Taiwan's Face Mask Rationing System Comes Under Fire

Mainland-produced non-medical masks found in Taiwan's mask rationing system . . . 

Taiwan’s Food and Drug Administration revealed on Thursday that Carry Hi-tech Co, one of the participating manufacturers in the country’s much-lauded mask-rationing system, was found to have supplied over 3 million non-medical grade masks produced in mainland China, which were repackaged and relabeled with the company’s logo. A probe into Carry Hi-tech and another unnamed mask manufacturer are ongoing. Taiwanese President Tsai Ing-wen has called the behaviour “absolutely unforgivable” and severely damaging to the credibility of the face mask rationing scheme. The government has ordered Carry Hi-tech to halt all operations, and arrangements are being made for customers who purchased the Carry Hi-tech masks to return them for replacement.

Broader issues of public safety?

Carry Hi-tech’s owner said his company’s actions were motivated by a steep production quota, and that he was not selling Mainland-made masks to profit. He also argued that the masks are of ‘industrial grade’ and offer an even higher level of protection. Nevertheless, the incident has sparked public concern and debate about the Taiwanese government’s ability to ensure quality and public safety. Many are linking the mask incident to the recent announcement about easing restrictions on U.S. pork imports containing ractopamine. This additive, which enhances the meat leanness, has been banned in Taiwan since 2006. Critics have questioned Tsai’s government for loosening food safety standards in exchange for a potential trade deal with the U.S.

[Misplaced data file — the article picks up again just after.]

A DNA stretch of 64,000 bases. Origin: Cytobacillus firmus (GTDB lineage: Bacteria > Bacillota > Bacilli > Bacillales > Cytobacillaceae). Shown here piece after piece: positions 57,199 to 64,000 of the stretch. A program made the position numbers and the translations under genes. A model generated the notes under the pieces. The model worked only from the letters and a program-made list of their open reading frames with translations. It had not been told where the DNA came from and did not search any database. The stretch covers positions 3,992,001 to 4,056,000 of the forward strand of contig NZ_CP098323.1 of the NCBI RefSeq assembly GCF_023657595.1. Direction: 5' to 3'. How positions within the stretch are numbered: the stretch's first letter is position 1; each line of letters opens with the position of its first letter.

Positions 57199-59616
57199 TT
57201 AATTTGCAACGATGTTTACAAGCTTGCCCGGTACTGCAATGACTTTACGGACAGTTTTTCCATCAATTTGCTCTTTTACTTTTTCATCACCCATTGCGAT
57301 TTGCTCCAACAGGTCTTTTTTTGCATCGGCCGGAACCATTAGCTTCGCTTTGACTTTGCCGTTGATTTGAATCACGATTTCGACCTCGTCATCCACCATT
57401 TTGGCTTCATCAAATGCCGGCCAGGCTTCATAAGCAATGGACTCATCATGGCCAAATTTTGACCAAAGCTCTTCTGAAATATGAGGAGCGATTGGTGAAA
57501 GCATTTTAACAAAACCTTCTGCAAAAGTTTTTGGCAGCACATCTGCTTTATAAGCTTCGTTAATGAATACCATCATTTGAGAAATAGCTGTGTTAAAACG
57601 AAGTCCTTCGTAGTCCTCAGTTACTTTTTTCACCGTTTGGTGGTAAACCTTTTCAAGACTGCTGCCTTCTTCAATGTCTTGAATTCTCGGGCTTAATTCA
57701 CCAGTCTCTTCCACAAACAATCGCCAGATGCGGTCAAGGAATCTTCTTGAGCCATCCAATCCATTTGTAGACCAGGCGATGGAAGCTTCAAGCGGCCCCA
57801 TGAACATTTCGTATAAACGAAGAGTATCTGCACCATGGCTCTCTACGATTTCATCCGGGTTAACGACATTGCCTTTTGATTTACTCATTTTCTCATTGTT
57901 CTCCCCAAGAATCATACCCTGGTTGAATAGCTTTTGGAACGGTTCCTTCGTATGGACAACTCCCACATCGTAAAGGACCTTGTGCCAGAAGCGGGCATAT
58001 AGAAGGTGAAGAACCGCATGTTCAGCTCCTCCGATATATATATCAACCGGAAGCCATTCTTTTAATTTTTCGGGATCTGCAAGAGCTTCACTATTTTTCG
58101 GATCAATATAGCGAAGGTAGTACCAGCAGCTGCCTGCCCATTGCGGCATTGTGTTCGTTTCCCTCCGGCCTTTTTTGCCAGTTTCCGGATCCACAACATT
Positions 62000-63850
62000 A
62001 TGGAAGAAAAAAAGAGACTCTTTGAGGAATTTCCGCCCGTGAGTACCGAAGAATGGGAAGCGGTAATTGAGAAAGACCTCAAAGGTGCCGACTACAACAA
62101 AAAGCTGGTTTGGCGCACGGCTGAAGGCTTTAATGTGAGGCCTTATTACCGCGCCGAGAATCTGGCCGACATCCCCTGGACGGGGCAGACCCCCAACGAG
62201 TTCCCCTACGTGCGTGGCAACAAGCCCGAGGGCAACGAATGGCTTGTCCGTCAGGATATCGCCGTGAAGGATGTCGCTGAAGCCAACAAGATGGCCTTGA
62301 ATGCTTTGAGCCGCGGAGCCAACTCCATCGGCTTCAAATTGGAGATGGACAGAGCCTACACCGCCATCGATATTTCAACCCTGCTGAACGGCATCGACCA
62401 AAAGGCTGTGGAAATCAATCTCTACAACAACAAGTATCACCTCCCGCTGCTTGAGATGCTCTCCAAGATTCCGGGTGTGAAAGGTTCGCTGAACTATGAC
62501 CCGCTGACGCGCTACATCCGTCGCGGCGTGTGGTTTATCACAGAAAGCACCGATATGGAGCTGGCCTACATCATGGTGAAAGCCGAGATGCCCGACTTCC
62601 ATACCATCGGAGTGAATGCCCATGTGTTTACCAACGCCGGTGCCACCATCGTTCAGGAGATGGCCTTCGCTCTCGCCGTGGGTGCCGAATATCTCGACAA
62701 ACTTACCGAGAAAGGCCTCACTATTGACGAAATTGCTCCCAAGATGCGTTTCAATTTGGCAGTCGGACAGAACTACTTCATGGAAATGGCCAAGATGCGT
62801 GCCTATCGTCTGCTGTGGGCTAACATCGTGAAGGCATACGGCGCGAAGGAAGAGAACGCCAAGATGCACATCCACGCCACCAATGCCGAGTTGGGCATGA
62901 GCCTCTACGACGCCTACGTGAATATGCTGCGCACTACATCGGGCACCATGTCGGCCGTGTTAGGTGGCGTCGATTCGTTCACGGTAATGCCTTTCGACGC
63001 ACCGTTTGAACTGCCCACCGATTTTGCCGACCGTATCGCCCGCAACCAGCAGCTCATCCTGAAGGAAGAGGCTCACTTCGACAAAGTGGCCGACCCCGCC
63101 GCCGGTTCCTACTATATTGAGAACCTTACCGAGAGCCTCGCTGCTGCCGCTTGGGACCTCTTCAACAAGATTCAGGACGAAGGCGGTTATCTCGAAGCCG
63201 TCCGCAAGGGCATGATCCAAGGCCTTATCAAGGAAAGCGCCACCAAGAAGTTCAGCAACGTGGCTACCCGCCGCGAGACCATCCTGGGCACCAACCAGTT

Canada also facing mask, PPE challenges . . .

While Taiwan’s mask rationing scheme and its broader pandemic management effort has received much international acclaim, the incident highlights a significant challenge in designing and administering successful public health responses. Canada has experienced personal protective equipment (PPE) supply problems of its own, having to rely on importing N95 and surgical masks early in the pandemic. As Ottawa works to decrease reliance on imported PPE, such as recently signing a mask production contract with Montreal-based company AMD Medicom, there are lessons for the federal and provincial governments to take from Taiwan’s ongoing controversy.